Chaucer uses conventions of courtly love throughout the Canterbury Tales, and The Merchant’s Tale is no exception. As an elaborate code of conduct governing the actions and relations of aristocratic lovers in the 14th century, it is described satirically by Chaucer, who perhaps thought of the whole process as farcical. As well as Januarie being sarcastically described as a courtly lover, his squire Damian is also shown to take part in the process of courtly love.
The typical courtly lover in the 14th century is one of high social class or nobility. While Januarie does not display the characteristics of a courtly lover (he picks out May from a market), as a noble knight he is of sufficient social stature to take part in the action of courtly love if he so chooses. His squire Damian on the other hand is not of “noble birth” and therefore should not be expected or even allowed to become a courtly lover. The fact that he attempts to conform to these conventions could be seen as a satirical observation of courtly love by Chaucer, as Damian feebly attempts to win May’s heart. While the typical courtly lover was supposed to be love-struck to the point of being completely overwhelmed by emotion, Chaucer has exaggerated Damian’s courtly love to comic effect by describing him as “sikke”. He shows Damian to be physically ill because of his affection for May, and this pathetic behaviour could be seen as Chaucer’s attempt to ridicule the act of courtly love.
While Damian uses conventions of courtly love, it is shown through the language used to describe his emotions that this courtly love attempt may merely be an affectation. The Merchant describes him as being “so ravisshed on his lady May”. The word “ravisshed” has more connotations of lust and sexuality than of pure love, which may give the reader a sense that he has a physical attraction towards her that is greater than any “true love” he might claim. However in the subsequent two lines he is described in a more genuine manner. Through the “verray peyne he was ny wood” which means that he was nearly going mad through the pain of not being with her. He also “Almost he swelte and swoned ther he stood” which means that he nearly passed out on the spot. While these may be gross exaggerations and therefore satirical points from Chaucer, they do perhaps point to a more genuine feeling of love from Damian toward May.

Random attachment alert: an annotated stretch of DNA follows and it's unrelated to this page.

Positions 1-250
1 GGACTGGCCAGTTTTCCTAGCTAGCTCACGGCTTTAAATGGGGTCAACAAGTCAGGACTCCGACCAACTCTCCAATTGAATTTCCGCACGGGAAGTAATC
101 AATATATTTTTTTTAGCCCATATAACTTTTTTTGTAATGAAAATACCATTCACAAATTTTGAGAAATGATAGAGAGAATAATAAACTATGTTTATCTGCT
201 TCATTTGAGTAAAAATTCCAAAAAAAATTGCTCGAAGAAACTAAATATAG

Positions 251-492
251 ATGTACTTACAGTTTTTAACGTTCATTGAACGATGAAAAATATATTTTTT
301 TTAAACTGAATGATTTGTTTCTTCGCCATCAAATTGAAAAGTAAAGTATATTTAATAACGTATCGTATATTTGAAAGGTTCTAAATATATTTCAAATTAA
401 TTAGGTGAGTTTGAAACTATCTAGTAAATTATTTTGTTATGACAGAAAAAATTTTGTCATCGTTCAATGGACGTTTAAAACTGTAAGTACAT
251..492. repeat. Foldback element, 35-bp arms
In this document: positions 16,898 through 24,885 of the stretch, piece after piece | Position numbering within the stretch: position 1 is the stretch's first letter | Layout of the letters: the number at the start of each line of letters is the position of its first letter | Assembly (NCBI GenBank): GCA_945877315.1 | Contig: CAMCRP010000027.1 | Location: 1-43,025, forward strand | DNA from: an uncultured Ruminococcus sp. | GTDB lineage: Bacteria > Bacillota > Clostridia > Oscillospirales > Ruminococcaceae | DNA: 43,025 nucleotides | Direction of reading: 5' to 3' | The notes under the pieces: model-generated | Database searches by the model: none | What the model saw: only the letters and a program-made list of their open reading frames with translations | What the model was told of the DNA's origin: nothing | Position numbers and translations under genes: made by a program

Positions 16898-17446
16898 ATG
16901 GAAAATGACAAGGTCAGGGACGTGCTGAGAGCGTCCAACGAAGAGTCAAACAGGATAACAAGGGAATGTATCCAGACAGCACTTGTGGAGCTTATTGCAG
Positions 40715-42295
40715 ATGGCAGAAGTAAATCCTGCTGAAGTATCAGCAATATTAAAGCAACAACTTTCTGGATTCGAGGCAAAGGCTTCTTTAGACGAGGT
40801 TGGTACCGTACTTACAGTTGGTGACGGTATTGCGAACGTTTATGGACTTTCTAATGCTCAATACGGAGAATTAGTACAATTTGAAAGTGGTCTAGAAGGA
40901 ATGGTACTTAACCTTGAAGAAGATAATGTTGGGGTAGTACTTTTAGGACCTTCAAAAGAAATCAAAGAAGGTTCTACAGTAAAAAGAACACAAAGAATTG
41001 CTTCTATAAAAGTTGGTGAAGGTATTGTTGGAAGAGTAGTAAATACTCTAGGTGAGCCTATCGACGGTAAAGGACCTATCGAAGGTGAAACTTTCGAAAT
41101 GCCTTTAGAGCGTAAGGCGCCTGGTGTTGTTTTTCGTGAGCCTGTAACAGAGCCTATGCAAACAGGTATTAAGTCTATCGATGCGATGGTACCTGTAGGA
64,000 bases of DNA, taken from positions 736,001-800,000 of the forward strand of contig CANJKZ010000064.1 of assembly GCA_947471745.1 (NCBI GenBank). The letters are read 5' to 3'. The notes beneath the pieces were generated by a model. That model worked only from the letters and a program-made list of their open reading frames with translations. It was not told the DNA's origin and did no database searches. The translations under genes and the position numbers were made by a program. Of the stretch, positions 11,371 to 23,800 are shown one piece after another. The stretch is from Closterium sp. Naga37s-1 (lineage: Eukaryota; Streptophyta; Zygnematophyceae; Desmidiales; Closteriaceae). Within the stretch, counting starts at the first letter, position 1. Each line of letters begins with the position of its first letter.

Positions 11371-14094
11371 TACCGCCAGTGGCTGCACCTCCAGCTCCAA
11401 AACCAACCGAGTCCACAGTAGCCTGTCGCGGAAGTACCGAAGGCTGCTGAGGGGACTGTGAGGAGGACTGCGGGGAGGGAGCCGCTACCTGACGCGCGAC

Tatlock states in “Chaucer’s Merchant’s Tale” that Damian “lacks interest and sympathy”. However, this lack of interest in Damian as well as the lack of depth to his character can be explained by courtly love. He is so affected by his attraction toward May, and even more so by the conventions of courtly love that he cannot act in a manner that would mark him out as an individual. Any distinguishing traits that may be apparent in his character are not presented to us as he is too involved in the “sikknesse” that is present in a typical courtly lover.
After May has spent her first night with Januarie, she goes to tend to the love-sick Damian at his bedside. He proceeds to give her a letter in which “wroot he all his sorwe”. This outpouring of love was a typical convention of courtly love, but it is immediately parodied by Chaucer when May takes the note to the bathroom to read it. When she “of this bille hath taken hede” she proceeds to “rente it al to cloutes atte laste, and in the privee softely it caste”. Instead of cherishing the love that Damian gives to her, she tears it up and puts it in the toilet. This could be seen as a mockery of the courtly love process, or more perhaps just the simple act of the disposal of evidence that would act as proof for Damian’s love toward May.
To conclude, there is no doubt of the fact that Damian indulges in many of the conventions of 14th century courtly love. Whether or not is was his place to be playing the role of a courtly love is open to debate, as too is the question of whether or not Chaucer is using Damian’s character to directly mock the whole process. The fabliau nature of this particular tale may lead us to read it in the context that he is speaking about courtly love in a sarcastic manner, but as with every different story in the Canterbury Tales, that is open to interpretation.